Beside some hidden stream;
And it passed, like a glorious roll of drums,

Through the triumph of his dream.
The forests, with their myriad tongues,

Shouted of liberty;
And the Blast of the Desert cried aloud,

With a voice so wild and free,
That he started in his sleep and smiled

At their tempestuous glee.
He did not feel the driver's whip,

Nor the burning heat of day;
For death had illumined the Land of Sleep,

And his lifeless body lay
A worn-out fetter, that the soul

Had broken and thrown away!

THE GOOD PART,
THAT SHALL NOT BE TAKEN AWAY.
SHE dwells by Great Kenhawa's side,

In valleys green and cool;
And all her hope and all her pride

Are in the village school.

Her soul, like the transparent air

That robes the hills above,
Though not of earth, encircles there

All things with arms of love.
And thus she walks among her girls

With praise and mild rebukes;
Subduing e'en rude village churls

By her angelic looks.
She reads to them at eventide

Of one who came to save;
To cast the captive's chains aside,

And liberate the slave.
And oft the blessed time foretells

When all men shall be free;
And musical, as silver bells,

Their falling chains shall be.
And following her beloved Lord,

In decent poverty,
She makes her life one swect record

And deed of charity.
For she was rich, and gave up all

To break the iron bands
Of those who waited in her hall,

And laboured in her lands.
Long since beyond the Southern sea

Their outbound sails have sped,
While she, in meek humility,

Now earns her daily bread.
It is their prayers, which never cease,

That clothe her with such grace;
Their blessing is the light of peace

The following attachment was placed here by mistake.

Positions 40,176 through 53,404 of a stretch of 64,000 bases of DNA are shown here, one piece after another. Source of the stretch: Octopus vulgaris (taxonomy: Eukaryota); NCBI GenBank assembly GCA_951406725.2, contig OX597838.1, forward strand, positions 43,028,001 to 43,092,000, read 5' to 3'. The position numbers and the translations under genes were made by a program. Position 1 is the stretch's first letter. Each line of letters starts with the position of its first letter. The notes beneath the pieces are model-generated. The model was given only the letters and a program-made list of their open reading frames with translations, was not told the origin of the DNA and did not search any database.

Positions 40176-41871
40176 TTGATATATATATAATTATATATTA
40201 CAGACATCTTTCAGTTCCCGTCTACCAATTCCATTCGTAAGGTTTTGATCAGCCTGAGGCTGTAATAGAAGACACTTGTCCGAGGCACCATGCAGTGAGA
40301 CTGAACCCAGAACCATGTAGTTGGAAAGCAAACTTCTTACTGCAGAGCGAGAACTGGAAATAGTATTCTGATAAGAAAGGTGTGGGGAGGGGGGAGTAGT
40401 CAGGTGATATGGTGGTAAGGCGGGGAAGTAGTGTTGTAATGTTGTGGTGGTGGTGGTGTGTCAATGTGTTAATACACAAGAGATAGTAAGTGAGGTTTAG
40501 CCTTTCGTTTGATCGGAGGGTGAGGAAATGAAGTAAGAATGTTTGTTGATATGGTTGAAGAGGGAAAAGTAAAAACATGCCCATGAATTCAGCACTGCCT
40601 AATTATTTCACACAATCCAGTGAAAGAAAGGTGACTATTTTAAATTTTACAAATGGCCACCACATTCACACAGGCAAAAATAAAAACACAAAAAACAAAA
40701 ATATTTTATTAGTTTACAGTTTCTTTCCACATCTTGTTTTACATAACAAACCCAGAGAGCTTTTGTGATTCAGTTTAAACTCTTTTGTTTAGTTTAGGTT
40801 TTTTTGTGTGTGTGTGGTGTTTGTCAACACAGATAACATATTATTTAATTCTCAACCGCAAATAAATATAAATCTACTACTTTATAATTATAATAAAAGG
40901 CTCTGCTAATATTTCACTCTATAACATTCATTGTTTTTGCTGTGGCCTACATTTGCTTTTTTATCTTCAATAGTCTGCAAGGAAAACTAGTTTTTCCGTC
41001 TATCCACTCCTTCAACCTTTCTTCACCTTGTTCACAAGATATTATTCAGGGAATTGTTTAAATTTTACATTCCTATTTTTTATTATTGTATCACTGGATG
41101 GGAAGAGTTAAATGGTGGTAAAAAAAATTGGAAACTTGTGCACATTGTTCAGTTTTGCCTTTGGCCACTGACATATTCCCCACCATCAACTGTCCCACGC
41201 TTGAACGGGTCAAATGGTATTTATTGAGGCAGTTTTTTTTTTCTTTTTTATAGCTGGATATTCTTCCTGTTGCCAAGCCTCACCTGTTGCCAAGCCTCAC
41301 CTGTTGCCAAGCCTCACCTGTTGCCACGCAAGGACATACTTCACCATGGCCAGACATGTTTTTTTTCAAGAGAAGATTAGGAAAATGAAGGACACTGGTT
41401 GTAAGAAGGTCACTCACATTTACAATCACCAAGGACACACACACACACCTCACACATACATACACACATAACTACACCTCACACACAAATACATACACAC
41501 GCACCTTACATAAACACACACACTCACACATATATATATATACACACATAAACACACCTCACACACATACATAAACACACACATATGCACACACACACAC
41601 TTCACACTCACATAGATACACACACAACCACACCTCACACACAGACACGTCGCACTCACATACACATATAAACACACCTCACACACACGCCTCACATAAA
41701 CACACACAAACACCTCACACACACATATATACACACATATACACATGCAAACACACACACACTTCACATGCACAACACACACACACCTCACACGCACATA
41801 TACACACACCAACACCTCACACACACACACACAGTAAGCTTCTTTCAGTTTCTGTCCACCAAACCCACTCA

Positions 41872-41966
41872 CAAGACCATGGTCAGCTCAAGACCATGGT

That shines upon her face.

THE SLAVE IN THE DISMAL SWAMP.

In dark fens of the Dismal Swamp

The hunted Negro lay;
He saw the fire of the midnight camp,
And heard at times a horse's tramp

And a bloodhound's distant bay.
Where will-o'-the-wisps and glow-worms shine,

In bulrush and in brake; Where waving mosses shroud the pine, And the cedar grows, and the poisonous vine

Ts spotted like the snake;

Where hardly a human foot could pass,

Or a human heart would dare, On the quaking turf of the green morass H. crouched in the rank and tangled grass,

Like a wild beast in his lair.

A poor

old slave, infirm and lame;
Great scars deformed his face;
On his forehead he bore the brand of shame,
And the rags, that hid his mangled frame,

Were the livery of disgrace.
All things above were bright and fair,

All things were glad and free;
Lithe squirrels darted here and there,
And wild birds filled the echoing air

With songs of Liberty!
On him alone was the doom of pain,

From the morning of his birth;
On him alone the curse of Cain
Fell, like a flail on the garnered grain,

And struck him to the earth!

THE WITNESSES.

In Ocean's wide domains,

Half buried in the sands,
Like skeletons in chains,

With shackled feet and hands,
Beyond the fall of dews,

Deeper than plummet lies,
Float ships with all their crews,

No more to sink nor rise.

There the black Slave-ship swims,

Freighted with human forms,
Whose fettered, fleshless limbs

Are not the sport of storms.
These are the bones of Slaves ;

They gleam from the abyss ;
They cry, from yawning waves,

"We are the Witnesses !"

Within Earth's wide domains

Are markets for men's lives ;
Their necks are galled with chains,

Their wrists are cramped with gyves.